State of Decay 2 is a legitimately great game. The zombie apocalypse genre is oversaturated at this point, but State of Decay is able to find its own lane and provide genuinely unique and interesting mechanics that very few other games can pull off. The game as it stands today has seen a massive improvement over what launched in 2018, and Undead Labs should be proud of how the game has evolved.
The Medium has a lot of good ideas that come together in a mixed bag of a game. I found the story to be involving and well written; the atmosphere and ambience unnerving. The environments are often hauntingly beautiful to look at, and the soundtrack is a genuine highlight. The good in this game is forced to carry you through the bad, which in some ways, is the gameplay itself, where a lack of challenging puzzles, a shallow yet innovative dual reality mechanic, and an over reliance on exposition pull you out of the detailed and interesting story Bloober are trying to tell. The Medium is then, perhaps, a victim of its own gimmick – a game of two halves, one full of detail and intrigue, the other somewhat lost in the gloom of the veil.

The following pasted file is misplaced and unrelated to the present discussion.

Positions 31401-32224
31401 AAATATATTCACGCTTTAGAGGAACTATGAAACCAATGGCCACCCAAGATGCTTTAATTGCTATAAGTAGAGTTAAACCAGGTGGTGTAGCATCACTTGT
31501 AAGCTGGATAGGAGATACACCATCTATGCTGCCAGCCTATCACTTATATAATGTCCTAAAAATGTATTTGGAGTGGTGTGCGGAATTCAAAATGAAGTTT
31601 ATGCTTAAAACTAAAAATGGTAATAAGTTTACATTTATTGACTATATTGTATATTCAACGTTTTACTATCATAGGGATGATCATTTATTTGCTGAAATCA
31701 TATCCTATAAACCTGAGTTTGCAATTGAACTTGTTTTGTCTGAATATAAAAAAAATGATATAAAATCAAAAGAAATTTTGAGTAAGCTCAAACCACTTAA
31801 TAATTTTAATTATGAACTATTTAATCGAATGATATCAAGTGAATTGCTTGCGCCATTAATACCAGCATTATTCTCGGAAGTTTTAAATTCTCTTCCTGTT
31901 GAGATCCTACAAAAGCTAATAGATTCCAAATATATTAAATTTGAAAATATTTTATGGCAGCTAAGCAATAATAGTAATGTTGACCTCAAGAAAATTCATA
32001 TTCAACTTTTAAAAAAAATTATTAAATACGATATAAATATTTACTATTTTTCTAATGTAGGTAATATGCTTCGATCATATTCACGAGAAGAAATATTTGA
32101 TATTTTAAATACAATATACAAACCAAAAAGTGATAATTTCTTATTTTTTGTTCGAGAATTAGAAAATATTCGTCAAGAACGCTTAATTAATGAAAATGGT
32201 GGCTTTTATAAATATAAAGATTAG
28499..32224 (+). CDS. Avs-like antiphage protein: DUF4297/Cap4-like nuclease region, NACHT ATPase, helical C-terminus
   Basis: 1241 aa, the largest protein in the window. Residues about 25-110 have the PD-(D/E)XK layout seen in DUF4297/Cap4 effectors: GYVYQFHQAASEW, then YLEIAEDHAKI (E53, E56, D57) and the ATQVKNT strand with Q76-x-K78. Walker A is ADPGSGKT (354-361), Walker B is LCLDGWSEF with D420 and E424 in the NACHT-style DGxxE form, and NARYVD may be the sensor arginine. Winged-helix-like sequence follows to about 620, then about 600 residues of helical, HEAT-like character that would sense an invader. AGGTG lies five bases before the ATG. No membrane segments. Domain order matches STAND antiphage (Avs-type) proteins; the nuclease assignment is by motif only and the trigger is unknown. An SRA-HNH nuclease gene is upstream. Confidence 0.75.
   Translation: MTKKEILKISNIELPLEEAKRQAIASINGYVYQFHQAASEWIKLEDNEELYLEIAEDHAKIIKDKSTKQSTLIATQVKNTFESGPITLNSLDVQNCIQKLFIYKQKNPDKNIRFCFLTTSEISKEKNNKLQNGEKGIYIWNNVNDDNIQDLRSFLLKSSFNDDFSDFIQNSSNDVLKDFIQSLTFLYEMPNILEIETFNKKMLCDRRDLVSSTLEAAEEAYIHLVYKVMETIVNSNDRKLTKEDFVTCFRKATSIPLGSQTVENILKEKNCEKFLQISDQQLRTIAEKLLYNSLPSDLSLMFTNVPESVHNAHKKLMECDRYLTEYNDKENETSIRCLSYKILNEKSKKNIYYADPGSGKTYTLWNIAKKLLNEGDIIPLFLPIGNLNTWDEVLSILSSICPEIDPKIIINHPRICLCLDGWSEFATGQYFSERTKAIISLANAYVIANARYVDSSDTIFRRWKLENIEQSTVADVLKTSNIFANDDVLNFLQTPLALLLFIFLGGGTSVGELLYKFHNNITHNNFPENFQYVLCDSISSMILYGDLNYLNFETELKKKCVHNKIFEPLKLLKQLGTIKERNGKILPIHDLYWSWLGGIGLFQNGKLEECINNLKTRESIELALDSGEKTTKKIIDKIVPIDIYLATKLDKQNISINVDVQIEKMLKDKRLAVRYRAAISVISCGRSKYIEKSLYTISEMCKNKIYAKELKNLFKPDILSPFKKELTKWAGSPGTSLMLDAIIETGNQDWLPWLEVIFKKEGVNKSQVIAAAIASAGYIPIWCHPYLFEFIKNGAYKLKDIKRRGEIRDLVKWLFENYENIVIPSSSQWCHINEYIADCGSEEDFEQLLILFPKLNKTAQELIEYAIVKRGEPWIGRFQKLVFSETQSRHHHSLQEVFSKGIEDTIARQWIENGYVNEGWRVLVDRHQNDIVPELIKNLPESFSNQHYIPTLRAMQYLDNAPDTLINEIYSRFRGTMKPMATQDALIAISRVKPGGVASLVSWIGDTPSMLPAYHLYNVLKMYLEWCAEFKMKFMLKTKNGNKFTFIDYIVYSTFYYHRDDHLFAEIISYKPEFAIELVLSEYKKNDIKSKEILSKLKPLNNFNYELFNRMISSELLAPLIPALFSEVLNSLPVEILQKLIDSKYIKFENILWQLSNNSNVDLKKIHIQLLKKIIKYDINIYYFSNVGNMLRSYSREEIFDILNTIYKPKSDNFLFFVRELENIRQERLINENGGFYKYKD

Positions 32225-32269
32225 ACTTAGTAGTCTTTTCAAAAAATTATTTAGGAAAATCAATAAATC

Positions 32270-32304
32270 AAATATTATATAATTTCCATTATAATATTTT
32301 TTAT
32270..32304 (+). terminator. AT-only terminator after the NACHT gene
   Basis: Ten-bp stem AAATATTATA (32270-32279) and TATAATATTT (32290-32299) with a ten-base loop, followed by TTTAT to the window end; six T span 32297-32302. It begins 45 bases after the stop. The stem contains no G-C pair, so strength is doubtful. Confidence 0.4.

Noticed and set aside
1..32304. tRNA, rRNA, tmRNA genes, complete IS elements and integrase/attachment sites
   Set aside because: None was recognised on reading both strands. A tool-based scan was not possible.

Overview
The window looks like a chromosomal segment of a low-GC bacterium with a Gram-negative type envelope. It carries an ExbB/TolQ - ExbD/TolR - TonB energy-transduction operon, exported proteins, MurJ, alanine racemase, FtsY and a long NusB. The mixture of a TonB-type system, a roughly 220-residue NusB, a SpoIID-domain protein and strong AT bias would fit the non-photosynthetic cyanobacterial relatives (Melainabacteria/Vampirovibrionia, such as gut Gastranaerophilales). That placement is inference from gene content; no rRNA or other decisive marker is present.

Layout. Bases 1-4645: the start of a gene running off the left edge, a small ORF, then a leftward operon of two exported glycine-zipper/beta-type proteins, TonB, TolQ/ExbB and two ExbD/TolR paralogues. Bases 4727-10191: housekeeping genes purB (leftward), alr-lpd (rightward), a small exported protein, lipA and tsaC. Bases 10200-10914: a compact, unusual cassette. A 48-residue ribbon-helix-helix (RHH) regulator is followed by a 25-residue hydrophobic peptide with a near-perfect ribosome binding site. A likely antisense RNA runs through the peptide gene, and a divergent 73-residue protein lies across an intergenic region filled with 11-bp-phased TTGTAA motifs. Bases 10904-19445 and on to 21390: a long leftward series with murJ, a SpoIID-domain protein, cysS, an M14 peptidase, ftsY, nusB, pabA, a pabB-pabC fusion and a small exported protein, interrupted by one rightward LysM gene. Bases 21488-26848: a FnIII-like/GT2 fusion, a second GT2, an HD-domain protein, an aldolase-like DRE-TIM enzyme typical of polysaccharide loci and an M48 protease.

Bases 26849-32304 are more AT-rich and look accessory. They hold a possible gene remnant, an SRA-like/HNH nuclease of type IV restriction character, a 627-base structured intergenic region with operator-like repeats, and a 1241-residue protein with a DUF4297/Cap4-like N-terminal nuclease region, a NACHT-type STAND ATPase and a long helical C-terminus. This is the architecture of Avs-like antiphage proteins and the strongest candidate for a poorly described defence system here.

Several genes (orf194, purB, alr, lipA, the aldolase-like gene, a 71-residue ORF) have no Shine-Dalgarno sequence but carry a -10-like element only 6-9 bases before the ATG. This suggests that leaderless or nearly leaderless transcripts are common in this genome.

Assassin’s Creed Valhalla is a standout in the series, the best game since it adjusted the formula and became more of an RPG than stealth-action game, and a great way to end the Xbox One generation and begin the Xbox Series X|S generation of consoles.
An integration of the Control and Alan Wake universes is an incredibly exciting premise on paper. AWE promises this as the final DLC for Control, but the execution doesn’t meet what was possible. At the end of AWE, I felt excited about any future exploration of these universes, but underwhelmed about what I had just played.
Control is a once in a generation game in terms of world building and atmosphere. Games this richly detailed do not come around that often. While the game has a myriad of technical issues that occasionally take you out of the experience, it is still a game I cannot recommend enough.